Easy Virtual Network (EVN) – nothing new under the sun

For whatever reason, Easy Virtual Network (EVN), a configuration sugar-glaze on top of VRF-lite (oops, multi-VRF) that has been lurking in the shadows for the last 18 months erupted into the twittersphere after Cisco’s latest switching launch. I can’t possibly understand why the implementation of a decade-old technology on mature platform (Catalyst 4500 and Catalyst 6500) makes news at the time when 40GE and 100GE interfaces were launched, but the intricacies of marketing always somehow escaped me.

2012-02-08: Based on feedback from Andy Kessler (thank you!) I updated the post to include two facts I didn't notice before: EVN treats the global routing table like any VRF and it includes enhanced traceroute that displays VLAN tags and VRF names

Before going into the details, let’s clear the confusion created by people who don’t have the time to read the configuration guides:

  • EVN is not new. It’s been available on ASR 1000 for almost 18 months.
  • EVN is not an alternative to MPLS. VRF-lite has existed since the earliest days of MPLS/VPN (ok, OSPF was broken in the first release).
  • EVN is not proprietary. It’s VRF-lite over VLAN point-to-point subinterfaces. You can connect a Juniper or an HP box to the other end of the link and they'll work just fine.
  • EVN is not a technology (apart from route leaking between VRFs which happens within the router anyway). There's no new encapsulation scheme, packet format or protocol (apart from additional fields in ICMP response messages that enable enhanced traceroute functionality).
  • EVN is not Cisco’s evasive maneuver from the MPLS world. The design is old, the only new functionality is the simplified configuration CLI and improved route distribution between VRFs and global routing table.

I will not do a deep dive into EVN (unless there’s an outcry in the comments ;). The EVN whitepaper is pretty good, Q&A document gives you some more details, and the IOS XE configuration guide explains all the details.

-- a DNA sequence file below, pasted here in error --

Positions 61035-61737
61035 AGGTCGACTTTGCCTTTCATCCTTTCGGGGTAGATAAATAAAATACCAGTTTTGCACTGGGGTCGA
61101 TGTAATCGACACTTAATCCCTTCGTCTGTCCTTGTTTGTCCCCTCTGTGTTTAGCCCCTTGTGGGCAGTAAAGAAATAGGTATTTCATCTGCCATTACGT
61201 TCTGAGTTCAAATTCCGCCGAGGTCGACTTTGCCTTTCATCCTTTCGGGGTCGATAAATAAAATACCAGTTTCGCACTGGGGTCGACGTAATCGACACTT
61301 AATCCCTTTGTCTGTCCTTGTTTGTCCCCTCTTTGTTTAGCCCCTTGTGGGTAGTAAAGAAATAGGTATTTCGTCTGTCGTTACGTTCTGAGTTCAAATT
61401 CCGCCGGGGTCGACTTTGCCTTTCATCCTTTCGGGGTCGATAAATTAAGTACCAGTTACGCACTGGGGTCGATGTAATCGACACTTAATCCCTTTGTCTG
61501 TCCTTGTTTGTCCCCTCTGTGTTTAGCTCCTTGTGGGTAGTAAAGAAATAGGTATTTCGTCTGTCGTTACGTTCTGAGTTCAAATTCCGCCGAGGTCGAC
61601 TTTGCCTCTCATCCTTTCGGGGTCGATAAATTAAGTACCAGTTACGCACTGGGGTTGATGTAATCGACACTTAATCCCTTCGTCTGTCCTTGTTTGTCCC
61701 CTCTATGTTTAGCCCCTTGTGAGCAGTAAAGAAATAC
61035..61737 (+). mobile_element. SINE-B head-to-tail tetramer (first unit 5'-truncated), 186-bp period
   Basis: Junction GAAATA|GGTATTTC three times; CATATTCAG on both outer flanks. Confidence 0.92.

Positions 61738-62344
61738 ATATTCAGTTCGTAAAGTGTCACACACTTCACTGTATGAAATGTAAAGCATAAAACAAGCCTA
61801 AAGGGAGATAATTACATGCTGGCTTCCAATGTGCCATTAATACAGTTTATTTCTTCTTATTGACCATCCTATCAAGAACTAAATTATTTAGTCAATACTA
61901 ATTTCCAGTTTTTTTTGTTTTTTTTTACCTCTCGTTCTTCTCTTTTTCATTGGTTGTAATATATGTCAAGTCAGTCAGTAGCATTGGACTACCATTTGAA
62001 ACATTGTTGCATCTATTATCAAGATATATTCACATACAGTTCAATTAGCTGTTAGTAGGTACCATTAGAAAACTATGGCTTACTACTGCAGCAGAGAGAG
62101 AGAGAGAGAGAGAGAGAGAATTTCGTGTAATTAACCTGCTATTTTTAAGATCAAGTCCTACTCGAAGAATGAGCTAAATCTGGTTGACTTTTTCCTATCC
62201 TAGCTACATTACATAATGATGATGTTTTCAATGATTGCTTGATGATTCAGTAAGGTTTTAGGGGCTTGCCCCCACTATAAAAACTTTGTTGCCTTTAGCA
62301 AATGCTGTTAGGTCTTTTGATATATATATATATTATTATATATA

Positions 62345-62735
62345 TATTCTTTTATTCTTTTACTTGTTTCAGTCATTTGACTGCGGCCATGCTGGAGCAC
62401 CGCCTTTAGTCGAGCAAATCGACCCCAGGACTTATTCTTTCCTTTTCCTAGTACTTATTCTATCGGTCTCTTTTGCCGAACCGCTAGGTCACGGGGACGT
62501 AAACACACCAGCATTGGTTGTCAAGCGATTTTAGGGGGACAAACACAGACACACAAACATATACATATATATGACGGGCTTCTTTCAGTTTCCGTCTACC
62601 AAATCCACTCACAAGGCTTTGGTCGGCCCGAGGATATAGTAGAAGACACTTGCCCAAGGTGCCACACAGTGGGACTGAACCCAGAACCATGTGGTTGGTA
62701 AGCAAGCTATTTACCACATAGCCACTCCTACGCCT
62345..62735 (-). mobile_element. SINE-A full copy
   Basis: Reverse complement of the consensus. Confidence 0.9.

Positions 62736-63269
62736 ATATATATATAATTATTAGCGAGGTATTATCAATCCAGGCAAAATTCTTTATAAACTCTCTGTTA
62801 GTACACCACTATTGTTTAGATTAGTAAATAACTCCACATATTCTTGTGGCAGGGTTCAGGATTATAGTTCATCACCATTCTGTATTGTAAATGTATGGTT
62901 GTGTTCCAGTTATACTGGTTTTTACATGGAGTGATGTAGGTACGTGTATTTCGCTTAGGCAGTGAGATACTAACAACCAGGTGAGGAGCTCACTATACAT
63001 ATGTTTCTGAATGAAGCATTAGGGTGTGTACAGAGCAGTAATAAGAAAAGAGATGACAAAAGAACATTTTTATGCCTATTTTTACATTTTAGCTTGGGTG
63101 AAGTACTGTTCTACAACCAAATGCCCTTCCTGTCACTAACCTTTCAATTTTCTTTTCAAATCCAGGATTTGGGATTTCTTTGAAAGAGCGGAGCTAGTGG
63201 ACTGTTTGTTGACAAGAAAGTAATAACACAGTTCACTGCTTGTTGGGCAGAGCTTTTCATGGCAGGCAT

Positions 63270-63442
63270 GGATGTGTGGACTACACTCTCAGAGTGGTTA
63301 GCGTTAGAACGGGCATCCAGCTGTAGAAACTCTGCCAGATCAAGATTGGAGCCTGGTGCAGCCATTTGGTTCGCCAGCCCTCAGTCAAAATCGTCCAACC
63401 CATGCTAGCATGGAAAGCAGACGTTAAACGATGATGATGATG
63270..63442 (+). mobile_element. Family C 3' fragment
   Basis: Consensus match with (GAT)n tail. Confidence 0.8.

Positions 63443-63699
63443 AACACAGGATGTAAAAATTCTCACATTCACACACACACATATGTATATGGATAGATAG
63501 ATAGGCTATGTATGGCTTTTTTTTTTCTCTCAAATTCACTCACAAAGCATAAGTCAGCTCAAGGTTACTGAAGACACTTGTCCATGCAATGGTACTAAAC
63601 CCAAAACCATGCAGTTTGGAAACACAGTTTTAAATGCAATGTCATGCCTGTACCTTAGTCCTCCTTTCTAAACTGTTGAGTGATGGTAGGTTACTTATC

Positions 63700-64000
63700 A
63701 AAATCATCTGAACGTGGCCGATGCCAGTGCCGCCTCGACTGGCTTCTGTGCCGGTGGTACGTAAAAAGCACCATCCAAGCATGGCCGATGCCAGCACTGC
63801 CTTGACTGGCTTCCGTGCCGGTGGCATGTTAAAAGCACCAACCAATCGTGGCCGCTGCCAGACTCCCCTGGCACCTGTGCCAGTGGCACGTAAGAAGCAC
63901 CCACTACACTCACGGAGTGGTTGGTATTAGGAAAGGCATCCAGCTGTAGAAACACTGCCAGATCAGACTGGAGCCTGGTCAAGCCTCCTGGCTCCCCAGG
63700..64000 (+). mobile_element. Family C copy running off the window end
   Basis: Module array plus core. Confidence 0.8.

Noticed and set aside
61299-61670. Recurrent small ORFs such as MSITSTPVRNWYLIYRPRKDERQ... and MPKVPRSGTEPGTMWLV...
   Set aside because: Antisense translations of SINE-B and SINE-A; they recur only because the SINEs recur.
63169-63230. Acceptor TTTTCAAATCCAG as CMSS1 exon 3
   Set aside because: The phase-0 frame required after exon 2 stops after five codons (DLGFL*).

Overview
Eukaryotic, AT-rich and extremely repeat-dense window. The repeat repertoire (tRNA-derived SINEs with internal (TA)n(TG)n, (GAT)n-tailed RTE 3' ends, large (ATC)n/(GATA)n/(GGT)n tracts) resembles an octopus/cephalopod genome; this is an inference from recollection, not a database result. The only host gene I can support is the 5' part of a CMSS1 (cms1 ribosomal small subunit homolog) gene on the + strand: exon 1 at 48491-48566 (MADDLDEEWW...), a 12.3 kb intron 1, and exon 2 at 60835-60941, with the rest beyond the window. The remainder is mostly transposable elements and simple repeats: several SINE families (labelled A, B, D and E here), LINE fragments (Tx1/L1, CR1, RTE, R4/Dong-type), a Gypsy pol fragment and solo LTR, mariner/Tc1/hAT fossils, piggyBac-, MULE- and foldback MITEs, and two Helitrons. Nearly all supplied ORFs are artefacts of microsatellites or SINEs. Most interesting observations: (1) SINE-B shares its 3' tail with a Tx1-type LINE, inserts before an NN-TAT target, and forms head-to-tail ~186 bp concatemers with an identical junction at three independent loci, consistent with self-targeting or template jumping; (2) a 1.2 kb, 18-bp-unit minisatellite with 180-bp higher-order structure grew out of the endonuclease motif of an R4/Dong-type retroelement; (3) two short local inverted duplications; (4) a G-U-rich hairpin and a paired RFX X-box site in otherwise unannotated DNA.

Those of you who happen to have my first MPLS/VPN book can look up the technology behind the EVN configuration façade at page 158 (Figure 8-5). Replace “Frame Relay” with “Ethernet/VLAN” and that 11-year-old diagram matches almost exactly Figure 3 from Cisco’s EVN White Paper.

I created an almost identical slide for the Enterprise MPLS/VPN Deployment webinar (included below). Notice the title: Multi-VRF Does Not Scale. A few reasons are given on the slide; you’ll find more of them in the book I already mentioned on page 157. Nothing fundamental has changed in the meantime. The CPUs are faster, but Multi-VRF still doesn’t scale (but since EVN is limited to 32 VRFs, I don’t really care).

Looks familiar?

If you need layer-3 path isolation for a few logical IP networks (VRFs) and are willing to run multiple copies of OSPF or EIGRP in your network (one per VRF), EVN just might be for you – it’s configuration is way less repetitive than traditional multi-VRF configuration, and it can import/export routes between VRFs and the global routing table without going through BGP (which is a major bonus). The enhanced traceroute functionality (displaying VRF names and VLAN tags on every hop) will also speed up your troubleshooting efforts.

Just remember what all those routing protocols do after every core link failure: each per-VRF routing protocol instance on every L3 switch in your EVN network will frantically chat, exchange data with its neighbors and try to recalculate the topology, even though all of them share the same physical topology.


  1. Thanks Ivan for this article.